People have asked why Jesus was born in the Middle East and not, for example, in Toronto. Well, it suddenly hit me. With the temperature a bone-chilling minus-14 degrees and a wind-chill that blew through my leather jacket and hoodie as if they were tissue paper, I realized that when Jesus told His apostles, “I will make you fishers of men and women,” He would have had to teach them ice fishing.
I wrapped my hoodie tighter around my neck, leaving only my clerical colour exposed, as I approached the downtown Toronto intersection of Gerrard and Sherbourne. It was there I met Harriet for the first time.
It is fair to say once you have met Harriet you never forget her. She had the gift of her Cape Breton heritage in being able to describe life in all its brutality, and yet end with a joke which left you realizing that such a life had not won the battle for her spirit.
She told me of her life on the street and that her daughter Lena only gives her a living allowance each day so that she never has enough for drugs. Therefore she still risks the elements to supplement her income by a life of prostitution. It was a full two years later that Harriet told me she also remembered our first meeting.
“I remember the first night we met on the street,” she said.
“I had to stop looking for a date, and I went home and I went to pieces because of your acceptance of me.”
I met Harriet many times over the next five years, usually at the same corner, and she was usually there for the same reason. She talked of her daughter Lena, who she said was making a movie of their relationship called Mom and Me.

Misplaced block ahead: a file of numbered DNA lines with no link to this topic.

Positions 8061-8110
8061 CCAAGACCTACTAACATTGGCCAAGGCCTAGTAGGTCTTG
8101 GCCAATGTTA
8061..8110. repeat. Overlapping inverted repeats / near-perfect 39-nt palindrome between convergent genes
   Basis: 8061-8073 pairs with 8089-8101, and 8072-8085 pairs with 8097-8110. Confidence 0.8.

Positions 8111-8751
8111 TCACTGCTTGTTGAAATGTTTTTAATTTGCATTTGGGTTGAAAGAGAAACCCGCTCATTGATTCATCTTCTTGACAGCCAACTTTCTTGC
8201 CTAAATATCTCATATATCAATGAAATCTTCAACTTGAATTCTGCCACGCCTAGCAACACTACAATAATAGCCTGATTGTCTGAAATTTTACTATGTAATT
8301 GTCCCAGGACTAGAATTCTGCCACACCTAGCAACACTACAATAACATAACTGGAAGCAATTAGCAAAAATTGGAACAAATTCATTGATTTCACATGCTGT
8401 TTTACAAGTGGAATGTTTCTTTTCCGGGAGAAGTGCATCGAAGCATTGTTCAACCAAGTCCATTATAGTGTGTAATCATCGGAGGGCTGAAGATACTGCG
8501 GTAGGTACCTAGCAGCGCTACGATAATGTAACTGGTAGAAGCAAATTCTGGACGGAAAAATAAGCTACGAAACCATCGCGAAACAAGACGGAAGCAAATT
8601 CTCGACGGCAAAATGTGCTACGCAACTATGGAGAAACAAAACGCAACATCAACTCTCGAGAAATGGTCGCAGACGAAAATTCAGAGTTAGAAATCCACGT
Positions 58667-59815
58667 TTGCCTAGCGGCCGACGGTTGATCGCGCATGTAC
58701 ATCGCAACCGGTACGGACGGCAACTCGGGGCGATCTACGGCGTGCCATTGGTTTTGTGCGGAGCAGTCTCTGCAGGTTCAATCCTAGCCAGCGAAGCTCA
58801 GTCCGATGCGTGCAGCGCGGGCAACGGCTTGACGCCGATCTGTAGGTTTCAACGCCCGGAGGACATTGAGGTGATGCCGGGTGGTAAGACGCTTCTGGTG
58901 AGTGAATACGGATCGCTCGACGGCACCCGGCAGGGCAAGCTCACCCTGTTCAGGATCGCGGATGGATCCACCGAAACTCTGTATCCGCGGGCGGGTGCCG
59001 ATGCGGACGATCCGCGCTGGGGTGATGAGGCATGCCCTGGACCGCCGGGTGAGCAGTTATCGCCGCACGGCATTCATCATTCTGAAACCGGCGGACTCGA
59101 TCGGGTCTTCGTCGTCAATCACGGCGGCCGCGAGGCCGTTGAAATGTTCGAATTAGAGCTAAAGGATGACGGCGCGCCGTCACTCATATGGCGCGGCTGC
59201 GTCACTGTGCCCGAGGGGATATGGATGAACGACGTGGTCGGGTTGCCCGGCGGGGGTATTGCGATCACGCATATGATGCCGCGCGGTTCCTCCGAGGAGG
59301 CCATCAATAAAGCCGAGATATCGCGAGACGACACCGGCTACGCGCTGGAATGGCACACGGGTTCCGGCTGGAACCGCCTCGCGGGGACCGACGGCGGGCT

“There’s quite a story to tell,” she said. “I used to be famous. I worked for the CBC on the Fifth Estate. You can look me up on the Internet and you will see pictures of me there. But there are also pictures I am not proud of since they show me in the midst of my drug use.”
At each meeting she also gave me a deeper insight into her struggle with her faith in God. Perhaps the most profound meeting was when I was with my friend Harry Nigh, a chaplain who works with those released from prison. He listened intently to her story and asked her, “Why do you not go to the spiritual group that Deacon Rob runs at Street Haven?”
Her answer exposed the real reason for her apparent lack of faith.
“God would not want someone like me at the spiritual group,” she replied. “I am ashamed of the things I have done and the lifestyle I am leading.”
It is seldom that you hear such honesty on the street, and yet I was not surprised to hear it from Harriet.
Here was a lady who blamed no one but herself for her struggles, and in fact talked with pride of her family and the support they were giving to her.
So I was pleasantly surprised when I walked into Street Haven the following week. There, large as life and twice as beautiful, was Harriet. I could not believe it when she greeted me with the words, “I would like to go to the spiritual group.”
She shared her struggles to regain her fragile faith that once was strong but which was unable to support the storms that life had brought her way. I sat in awe of her honesty and humility in being able to share this deep struggle with the other ladies in the group.
As we listened to the mesmerizing voice of Joyce Aldrich singing, I looked at the expression on Harriet’s face and I felt a grace-filled moment of thanksgiving. At the end of the meeting Harriet sat in tears and said how much she enjoyed the evening.
A few weeks later as I walked into Street Haven I was handed a letter which simply read, “God has answered my prayers and I leave today for Grant House rehabilitation centre. Thank you for coming into my life and for helping me to find my way back to our mutual friend, God. Love Harriet.”
(Robert Kinghorn is a deacon of the Archdiocese of Toronto: robert. email@example.com.)